Back to Ecunemism

Other Churches: 8     Salvation Army

The Salvation Army1 is an integral part of the Christian Church, but it remains distinctive in government and practice. William Booth did not intend to form a separate church2, but to send his converts to the established churches of the day. However, they were not made welcome. The poor soon got the message that they weren’t welcome3 – and Booth formed the “East London Christian Mission”. In 1878 he presented a draft annual report to his son Bramwell, under the title “The Christian Mission is a volunteer army”. Bramwell objected that he was not a volunteer because he felt compelled by God to do what he had to do. In place of the word “volunteer” he wrote “Salvation” – and the “Salvation Army” was born.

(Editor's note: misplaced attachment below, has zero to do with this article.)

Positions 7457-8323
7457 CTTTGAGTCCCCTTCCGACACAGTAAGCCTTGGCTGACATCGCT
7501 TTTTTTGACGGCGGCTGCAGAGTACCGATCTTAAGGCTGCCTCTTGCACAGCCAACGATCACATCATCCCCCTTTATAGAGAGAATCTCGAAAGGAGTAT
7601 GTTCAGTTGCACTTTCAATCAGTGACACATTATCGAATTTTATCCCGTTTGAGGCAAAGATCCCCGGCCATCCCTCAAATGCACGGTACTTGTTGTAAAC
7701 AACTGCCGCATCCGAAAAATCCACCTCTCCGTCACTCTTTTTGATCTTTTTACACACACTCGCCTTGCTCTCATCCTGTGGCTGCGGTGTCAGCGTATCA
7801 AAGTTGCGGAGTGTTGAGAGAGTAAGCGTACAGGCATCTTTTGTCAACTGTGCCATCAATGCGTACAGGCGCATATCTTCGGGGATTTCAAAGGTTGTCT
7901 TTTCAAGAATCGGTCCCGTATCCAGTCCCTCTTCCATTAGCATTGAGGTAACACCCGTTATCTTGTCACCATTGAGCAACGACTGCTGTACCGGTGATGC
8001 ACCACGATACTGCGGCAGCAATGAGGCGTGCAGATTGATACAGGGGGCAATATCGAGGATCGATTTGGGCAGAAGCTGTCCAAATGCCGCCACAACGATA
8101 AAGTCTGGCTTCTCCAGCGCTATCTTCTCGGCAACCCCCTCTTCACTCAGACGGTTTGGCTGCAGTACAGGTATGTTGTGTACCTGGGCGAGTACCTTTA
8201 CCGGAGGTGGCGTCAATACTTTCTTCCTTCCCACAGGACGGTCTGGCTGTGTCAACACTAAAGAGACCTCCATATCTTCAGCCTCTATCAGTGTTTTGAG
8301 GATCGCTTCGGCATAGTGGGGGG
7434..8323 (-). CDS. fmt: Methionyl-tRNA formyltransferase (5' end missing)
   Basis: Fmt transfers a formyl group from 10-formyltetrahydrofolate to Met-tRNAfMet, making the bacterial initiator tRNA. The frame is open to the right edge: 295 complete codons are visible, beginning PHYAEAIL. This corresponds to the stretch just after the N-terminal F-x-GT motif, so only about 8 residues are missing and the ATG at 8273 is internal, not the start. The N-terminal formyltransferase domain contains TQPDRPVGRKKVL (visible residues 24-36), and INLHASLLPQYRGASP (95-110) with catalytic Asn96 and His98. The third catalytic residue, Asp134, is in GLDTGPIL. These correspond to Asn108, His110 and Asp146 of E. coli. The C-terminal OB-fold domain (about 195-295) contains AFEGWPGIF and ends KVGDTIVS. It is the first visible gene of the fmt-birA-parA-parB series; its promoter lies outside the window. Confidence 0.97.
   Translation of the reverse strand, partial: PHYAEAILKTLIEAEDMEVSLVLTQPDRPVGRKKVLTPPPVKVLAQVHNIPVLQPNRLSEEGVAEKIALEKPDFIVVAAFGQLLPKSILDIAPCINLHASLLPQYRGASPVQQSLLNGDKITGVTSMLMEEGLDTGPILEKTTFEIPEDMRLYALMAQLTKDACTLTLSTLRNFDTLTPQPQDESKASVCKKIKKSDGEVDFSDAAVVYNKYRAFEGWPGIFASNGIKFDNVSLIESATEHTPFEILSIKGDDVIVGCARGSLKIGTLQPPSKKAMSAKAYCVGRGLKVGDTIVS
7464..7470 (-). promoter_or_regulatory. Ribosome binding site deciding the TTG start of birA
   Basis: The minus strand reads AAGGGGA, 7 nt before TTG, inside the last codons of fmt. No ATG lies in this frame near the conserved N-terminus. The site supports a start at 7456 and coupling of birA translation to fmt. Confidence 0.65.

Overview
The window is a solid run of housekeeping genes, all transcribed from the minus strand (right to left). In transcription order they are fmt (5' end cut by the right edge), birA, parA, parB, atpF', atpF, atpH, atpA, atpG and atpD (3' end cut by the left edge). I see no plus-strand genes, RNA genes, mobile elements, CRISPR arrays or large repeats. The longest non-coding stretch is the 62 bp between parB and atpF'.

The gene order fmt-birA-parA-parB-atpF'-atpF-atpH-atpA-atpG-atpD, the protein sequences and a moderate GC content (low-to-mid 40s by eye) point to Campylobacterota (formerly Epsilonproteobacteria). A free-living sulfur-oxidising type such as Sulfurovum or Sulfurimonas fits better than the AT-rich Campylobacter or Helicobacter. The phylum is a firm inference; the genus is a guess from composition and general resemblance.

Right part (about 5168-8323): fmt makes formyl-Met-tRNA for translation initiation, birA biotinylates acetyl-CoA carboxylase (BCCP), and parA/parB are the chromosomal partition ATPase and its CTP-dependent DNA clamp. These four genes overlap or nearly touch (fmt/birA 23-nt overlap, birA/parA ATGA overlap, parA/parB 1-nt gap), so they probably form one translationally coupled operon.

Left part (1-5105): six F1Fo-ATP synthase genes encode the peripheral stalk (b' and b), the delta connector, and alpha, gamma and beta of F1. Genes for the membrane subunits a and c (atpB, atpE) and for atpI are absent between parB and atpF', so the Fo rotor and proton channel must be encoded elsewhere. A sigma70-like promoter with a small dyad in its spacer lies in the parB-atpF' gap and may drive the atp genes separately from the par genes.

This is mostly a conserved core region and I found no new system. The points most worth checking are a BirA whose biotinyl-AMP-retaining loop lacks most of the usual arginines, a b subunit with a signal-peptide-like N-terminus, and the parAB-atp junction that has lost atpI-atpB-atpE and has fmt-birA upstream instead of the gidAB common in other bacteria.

The new name appealed to Booth’s now rapidly growing numbers of followers, who, becoming increasingly militant, took on a military style, responding to a recurrent theme in Christianity which sees the Church engaged in spiritual warfare. The newspaper was called the “War Cry”. Prayers became “Knee drill”. Uniform was introduced. The many soldierly features included flags - and ranks4 to identify, inspire and regulate its endeavours.  

Since then the Army has spread into 100 countries, becoming an “army” of peace and love. Its doctrine follows the mainstream of Christian belief and its articles of faith emphasise God's saving purposes.

One of the chief differences between the Salvation Army and other denominations5 is that it does not use sacraments6 – so there is no baptism7 and no communion8. Salvationists, like us, see the sacraments as an outward sign of an inward experience, but say it is the inward experience that is the most important thing. Salvationists accept a disciplined and compassionate life of high moral standards which includes abstinence from alcohol, gambling and tobacco. From its earliest days the Army has accorded women equal opportunities, every rank and service being open to them.